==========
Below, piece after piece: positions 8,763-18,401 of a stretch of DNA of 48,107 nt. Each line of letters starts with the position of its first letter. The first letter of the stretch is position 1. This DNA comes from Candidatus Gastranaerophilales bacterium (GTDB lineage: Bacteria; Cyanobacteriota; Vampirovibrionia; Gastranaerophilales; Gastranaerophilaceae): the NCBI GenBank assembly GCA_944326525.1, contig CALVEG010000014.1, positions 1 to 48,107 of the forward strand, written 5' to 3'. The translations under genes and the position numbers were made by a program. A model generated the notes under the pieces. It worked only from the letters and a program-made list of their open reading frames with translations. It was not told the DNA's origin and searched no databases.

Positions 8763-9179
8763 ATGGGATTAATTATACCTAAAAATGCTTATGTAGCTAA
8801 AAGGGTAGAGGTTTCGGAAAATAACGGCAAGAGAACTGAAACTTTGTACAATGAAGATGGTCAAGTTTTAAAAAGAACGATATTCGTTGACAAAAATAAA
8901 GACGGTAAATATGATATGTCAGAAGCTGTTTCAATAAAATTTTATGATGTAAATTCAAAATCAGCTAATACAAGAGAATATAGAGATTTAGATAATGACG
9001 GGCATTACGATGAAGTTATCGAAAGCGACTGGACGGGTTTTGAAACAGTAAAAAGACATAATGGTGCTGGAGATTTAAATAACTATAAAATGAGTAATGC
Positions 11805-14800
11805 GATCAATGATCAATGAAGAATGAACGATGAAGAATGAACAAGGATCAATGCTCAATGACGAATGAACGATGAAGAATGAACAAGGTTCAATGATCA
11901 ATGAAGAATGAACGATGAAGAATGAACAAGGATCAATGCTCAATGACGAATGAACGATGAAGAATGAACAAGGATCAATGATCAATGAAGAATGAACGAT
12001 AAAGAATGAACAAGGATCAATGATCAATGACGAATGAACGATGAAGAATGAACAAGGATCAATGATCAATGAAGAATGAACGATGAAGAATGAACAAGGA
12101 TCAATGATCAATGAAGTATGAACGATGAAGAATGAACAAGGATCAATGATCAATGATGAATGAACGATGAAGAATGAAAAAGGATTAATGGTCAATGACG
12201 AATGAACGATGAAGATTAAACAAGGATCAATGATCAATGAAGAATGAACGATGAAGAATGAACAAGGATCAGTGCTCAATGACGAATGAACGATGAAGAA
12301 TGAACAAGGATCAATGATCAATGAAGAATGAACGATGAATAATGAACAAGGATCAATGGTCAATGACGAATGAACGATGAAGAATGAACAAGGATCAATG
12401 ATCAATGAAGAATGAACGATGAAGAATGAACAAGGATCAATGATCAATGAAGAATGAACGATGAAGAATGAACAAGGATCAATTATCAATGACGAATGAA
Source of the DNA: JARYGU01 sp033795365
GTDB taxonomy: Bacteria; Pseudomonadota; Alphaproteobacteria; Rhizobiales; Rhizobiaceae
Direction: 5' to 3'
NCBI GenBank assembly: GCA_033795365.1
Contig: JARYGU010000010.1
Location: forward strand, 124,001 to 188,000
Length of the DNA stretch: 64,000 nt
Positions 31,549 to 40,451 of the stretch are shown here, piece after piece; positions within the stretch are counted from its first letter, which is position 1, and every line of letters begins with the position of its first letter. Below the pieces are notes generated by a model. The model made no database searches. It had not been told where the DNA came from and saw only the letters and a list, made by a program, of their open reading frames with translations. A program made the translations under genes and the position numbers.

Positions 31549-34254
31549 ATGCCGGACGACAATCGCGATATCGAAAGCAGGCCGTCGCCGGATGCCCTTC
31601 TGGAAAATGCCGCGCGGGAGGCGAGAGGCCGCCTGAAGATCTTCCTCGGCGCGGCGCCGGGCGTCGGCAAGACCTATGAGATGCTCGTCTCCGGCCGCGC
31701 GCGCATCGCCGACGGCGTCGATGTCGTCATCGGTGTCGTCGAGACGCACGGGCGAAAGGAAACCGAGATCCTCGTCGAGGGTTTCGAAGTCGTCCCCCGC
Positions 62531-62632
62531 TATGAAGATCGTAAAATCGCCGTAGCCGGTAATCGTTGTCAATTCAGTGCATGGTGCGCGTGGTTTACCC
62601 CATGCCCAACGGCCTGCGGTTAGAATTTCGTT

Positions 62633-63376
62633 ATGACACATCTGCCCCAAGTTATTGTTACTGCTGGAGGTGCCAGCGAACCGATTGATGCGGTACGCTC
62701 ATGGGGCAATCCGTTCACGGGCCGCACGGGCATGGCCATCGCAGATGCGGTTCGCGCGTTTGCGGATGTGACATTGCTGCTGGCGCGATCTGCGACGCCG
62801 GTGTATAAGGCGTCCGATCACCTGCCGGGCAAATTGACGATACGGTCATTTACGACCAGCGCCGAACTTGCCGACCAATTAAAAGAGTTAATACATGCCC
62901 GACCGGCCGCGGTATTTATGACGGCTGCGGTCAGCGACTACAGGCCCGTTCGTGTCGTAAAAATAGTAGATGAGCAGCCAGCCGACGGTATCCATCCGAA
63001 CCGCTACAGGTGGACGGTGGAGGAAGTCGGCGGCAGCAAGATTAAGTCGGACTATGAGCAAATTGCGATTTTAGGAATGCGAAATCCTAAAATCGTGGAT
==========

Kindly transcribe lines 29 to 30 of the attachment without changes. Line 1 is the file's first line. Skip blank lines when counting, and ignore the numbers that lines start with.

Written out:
62601 CATGCCCAACGGCCTGCGGTTAGAATTTCGTT

Positions 62633-63376